The security situation in Lebanon could spiral out of control at a pace all its own. At the same time, I would argue that the Baathist regime in Damascus can incite tensions in Lebanon with relative ease in order to threaten further instability across the Levant. This is an important card that the Baathist regime can and likely will play if it feels that its survival is at stake. It is also worth noting that the United States, Turkey, Lebanon, and other key players in the Syria crisis – even Israel – have expressed very strong reservations about what the further destabilization of the Baathist regime in Damascus will entail for regional stability. For its part, Syria can destabilize Lebanon through its network of local allies or by its own direction actions, such as shelling suspected FSA positions inside Lebanon.
There is also the option of launching attacks against Syria’s Golan Heights, a region that remains under Israeli occupation, although I think this is less likely. Ironically, for Israel, the Baathist regime’s lack of action on the Golan issue has made it a reliable and predictable player, thus allowing Israel to devote its military resources elsewhere. The potential fall of the Baathist regime, in Israel’s perspective, may prove disastrous in the long-run as a new government may eventually mobilize armed resistance to take the region back much like Hezbollah was able to oust Israeli forces from southern Lebanon after years of armed resistance. Overall, Syria has many cards to play in Lebanon and beyond.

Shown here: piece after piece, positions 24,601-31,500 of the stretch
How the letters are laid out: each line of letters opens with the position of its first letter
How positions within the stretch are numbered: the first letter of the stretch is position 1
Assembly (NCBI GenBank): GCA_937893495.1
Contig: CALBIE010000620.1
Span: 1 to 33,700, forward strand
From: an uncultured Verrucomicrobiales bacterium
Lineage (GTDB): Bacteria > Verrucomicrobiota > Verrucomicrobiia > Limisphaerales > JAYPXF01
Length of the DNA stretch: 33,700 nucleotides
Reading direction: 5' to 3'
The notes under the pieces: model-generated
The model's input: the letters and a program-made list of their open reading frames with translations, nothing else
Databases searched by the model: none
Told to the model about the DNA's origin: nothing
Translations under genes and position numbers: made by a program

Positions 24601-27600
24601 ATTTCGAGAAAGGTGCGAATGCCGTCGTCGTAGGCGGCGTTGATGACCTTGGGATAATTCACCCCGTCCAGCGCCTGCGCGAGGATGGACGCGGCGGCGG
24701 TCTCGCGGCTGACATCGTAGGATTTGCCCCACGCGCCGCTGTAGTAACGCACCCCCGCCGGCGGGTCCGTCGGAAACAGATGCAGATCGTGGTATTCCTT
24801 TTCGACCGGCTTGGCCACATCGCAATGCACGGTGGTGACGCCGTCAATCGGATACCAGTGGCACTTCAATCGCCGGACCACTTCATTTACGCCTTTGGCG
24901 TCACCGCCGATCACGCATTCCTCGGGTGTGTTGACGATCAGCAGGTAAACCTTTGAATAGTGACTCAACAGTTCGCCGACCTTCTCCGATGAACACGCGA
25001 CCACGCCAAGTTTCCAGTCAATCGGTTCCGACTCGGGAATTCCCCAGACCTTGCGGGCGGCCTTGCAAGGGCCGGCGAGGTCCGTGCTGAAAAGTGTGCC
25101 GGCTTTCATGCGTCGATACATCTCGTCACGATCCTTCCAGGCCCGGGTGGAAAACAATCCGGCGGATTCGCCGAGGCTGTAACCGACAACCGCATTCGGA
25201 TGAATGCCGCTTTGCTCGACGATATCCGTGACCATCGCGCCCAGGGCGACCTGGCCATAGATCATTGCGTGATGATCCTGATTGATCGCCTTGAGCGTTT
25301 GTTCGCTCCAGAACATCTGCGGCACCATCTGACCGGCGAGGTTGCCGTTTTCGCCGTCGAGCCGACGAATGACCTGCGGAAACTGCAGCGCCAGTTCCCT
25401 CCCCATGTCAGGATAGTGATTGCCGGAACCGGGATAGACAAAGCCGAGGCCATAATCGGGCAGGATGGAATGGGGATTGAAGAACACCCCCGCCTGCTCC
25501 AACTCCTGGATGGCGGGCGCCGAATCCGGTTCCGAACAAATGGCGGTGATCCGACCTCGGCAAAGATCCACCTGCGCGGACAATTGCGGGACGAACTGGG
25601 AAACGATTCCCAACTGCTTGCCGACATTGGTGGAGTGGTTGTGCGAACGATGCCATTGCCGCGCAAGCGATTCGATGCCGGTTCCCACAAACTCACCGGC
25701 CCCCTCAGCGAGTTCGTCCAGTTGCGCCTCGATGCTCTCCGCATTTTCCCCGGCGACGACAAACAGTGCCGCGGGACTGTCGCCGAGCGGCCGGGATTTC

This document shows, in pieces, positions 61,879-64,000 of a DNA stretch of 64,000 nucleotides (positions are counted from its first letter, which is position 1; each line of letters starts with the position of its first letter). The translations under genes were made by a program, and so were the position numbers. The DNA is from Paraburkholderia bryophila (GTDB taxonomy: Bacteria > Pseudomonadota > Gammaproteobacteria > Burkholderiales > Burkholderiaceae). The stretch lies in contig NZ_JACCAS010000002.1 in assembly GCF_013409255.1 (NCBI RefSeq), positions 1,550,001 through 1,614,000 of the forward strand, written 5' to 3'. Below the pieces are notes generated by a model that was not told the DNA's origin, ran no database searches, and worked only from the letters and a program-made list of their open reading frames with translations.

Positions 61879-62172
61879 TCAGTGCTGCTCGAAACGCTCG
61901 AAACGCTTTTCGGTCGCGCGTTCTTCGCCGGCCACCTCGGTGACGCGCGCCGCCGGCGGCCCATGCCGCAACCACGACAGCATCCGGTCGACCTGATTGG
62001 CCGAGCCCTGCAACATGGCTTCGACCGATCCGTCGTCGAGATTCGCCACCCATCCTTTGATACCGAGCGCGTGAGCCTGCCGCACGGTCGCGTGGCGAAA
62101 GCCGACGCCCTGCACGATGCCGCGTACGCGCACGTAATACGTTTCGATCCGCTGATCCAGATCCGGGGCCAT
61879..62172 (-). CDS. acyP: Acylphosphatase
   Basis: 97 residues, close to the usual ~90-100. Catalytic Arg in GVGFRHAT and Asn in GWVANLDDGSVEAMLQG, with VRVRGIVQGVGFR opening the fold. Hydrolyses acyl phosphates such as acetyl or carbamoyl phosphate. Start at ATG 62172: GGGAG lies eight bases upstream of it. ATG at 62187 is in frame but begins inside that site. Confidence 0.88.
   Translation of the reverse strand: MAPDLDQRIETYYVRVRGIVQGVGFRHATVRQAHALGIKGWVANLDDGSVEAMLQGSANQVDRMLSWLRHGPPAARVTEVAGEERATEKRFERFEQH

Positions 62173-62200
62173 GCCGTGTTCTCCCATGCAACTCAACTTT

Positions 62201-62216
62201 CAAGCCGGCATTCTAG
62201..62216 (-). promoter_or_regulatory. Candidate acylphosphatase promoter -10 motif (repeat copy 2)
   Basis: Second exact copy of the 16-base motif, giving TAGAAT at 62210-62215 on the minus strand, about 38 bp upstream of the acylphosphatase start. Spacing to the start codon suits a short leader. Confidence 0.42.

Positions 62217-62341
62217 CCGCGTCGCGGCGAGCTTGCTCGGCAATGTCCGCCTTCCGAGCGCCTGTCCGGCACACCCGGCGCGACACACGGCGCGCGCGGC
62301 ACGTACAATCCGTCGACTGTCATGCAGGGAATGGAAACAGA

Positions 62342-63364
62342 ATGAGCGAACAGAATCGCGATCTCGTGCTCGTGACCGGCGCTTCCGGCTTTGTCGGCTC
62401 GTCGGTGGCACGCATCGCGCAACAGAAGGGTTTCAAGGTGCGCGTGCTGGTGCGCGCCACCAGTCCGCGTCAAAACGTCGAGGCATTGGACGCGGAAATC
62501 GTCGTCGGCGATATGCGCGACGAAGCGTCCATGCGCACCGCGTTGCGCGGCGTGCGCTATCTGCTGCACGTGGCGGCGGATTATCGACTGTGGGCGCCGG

U.W. Can we expect to see a similar kind of revolt in Lebanon?